all: for Mick's as innocent as t?e babe unborn."
1)1 KD.
tin MiuHnymsrn nf, May lit, alter a protra.tod dlrco Mit'W
M maw* NjchnUrri, ol the Ham* Homo, and tlyt-ara '
I lv f, rid. and :irf| m nt titer, of the ilcwisd xre reapertfttl!w
irr tsd Is attend h* r funeral .from tier In'* rnn'riur N? It War
ren air.'flt, ?n W'odno?day afternoon, at 3 o'clock
At Philadelphia, hi Wedsnsdat tot, Mr* lUarj Ann
wife mf W m N MeDnlo, of the former place. axed J1
tCy- At a mr-i'tmsofllieffrroarranfthe Fire Den .runn,*- J., M
at t all te Hall, on Wl Tterday. (.ooaef rraoe nlu?h.
railed o ihe ch?ir,aad -horde (III I mUrrr w Hecrttari .
xwSSMpSVI mat* F<> ? ! (Ml S ??( aruac anil aiMn?.?d the ineel
i f in a m.Mt iltnnj speech, wiiin forth the Inif of th depart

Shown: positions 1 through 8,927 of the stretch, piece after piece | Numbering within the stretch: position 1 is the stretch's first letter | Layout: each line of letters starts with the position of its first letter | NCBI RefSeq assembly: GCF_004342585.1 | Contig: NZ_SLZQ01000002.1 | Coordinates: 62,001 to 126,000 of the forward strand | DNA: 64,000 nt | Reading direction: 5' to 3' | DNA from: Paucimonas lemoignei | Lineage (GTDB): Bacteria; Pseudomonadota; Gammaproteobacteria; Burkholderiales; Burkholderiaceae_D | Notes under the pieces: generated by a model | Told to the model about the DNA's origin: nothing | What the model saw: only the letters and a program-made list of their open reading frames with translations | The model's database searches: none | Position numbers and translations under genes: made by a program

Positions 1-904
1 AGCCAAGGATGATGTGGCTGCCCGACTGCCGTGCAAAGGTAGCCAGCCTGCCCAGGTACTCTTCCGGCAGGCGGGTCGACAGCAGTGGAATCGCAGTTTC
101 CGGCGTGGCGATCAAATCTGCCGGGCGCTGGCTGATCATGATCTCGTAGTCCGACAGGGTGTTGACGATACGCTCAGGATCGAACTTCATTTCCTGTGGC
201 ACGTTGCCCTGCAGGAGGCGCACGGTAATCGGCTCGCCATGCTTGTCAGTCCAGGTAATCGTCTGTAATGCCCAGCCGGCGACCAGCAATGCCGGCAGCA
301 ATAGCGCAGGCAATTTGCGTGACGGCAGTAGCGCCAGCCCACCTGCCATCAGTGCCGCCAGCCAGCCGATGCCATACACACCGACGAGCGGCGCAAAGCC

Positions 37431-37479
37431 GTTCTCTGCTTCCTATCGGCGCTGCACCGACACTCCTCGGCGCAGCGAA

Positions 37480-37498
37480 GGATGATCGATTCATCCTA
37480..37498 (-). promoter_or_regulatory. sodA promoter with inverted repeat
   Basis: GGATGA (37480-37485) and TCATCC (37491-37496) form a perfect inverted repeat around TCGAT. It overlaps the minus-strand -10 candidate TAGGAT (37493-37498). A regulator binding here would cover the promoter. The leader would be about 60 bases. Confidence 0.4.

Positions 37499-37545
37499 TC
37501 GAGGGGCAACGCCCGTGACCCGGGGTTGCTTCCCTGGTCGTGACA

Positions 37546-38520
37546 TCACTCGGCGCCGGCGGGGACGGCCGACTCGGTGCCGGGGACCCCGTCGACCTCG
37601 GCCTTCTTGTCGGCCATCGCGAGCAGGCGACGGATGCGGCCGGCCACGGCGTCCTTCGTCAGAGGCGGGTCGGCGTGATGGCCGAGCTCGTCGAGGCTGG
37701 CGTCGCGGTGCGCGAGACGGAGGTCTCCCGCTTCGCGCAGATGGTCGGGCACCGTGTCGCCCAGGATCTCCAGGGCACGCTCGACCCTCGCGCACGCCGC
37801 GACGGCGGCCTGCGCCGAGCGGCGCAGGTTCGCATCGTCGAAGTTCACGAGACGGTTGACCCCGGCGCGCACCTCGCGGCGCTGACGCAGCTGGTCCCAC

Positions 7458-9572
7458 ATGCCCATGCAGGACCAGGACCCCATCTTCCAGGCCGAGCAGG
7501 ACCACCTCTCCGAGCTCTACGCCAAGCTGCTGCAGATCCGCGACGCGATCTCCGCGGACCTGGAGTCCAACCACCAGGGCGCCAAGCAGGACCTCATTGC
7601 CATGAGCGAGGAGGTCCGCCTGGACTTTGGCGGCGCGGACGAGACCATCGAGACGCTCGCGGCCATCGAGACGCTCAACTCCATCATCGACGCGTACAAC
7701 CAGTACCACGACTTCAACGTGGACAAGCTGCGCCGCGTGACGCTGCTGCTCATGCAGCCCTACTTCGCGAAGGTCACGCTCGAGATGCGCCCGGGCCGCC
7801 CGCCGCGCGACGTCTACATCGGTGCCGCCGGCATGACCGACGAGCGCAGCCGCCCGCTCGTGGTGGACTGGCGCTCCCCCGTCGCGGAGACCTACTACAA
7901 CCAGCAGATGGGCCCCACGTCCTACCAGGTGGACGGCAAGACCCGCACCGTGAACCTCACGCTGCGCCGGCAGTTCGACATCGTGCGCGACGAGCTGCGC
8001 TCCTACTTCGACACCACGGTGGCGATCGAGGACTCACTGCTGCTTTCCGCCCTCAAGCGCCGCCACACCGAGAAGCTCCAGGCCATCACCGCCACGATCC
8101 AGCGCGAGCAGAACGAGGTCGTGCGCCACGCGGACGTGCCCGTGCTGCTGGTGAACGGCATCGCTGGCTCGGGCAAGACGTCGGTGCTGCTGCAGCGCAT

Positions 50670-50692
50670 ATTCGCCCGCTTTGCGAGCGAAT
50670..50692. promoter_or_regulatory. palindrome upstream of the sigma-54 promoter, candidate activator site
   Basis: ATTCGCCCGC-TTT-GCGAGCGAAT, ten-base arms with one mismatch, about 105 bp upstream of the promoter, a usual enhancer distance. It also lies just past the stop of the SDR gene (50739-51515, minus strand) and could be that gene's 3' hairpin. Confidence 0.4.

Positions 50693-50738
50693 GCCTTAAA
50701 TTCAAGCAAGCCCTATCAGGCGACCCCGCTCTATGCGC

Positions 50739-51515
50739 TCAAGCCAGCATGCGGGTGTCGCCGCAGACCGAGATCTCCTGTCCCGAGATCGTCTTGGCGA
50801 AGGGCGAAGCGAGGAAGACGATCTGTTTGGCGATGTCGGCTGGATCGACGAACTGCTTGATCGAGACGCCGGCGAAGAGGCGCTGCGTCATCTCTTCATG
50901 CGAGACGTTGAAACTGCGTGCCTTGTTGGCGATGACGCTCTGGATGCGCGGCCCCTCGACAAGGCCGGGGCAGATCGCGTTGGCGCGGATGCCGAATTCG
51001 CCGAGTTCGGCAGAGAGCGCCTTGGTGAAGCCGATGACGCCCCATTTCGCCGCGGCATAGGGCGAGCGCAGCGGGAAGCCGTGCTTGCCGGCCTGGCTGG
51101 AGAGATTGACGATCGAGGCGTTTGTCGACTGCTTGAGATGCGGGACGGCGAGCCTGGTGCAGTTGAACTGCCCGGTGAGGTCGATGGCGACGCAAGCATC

mi nt, andthnr unurinf < flute lo <*lm(tiiah the last a, ark with t
? lap of (lift wrap
It waa then ii animously resolved lo present th* Chief of tlx
(ire user* with a pair ?n ftpersmeeti Pitchers <m hi* retirine froa
tlie arduous duties nf hi? office
Hiynnd by the Pr.stdon mi l iSocrr tarr. j |,?
Ntroe sthelvii*K for sale.
JT^ Acosmic'*/'' o .?hrlV.'?'.,n r4>n,nlfte ord*r ..nd we I
adapted (Mrdry ^"<1.. will I- aold a baryain. if ap,,|?.d for .mm.,
diately. at the sines of th? imar myt tf
Thursday, at 10 orJorh,is the Salr* Ronnss, m and S3? Ann ?f
hy fatal, ri'. bn wiUMiaily etrnur. and ?ids. did assnrtBteot o
sshtset and otfyr furmtma from famili-* mtnovint, Ar fata
I aura ready W sdm uiay.
'ianfinga?10 'SO pmesa *aarrisr rinm immo
hssuliful sattr ma, m packsyr a ni as p?rri ?ach
Tieaday tth, at IBa'clorh, in the talea loom, a larte aaanrtmen
f>, fmfn it ruraitare in aontinaation.
rhnraday?Drym >d?, fiuni'ure, ysweiry, cloth n* Ike. m area
ya rcty, at IS o'closk is the ?aia* r?,m
??H If THOR BELL. Auctrnwecr.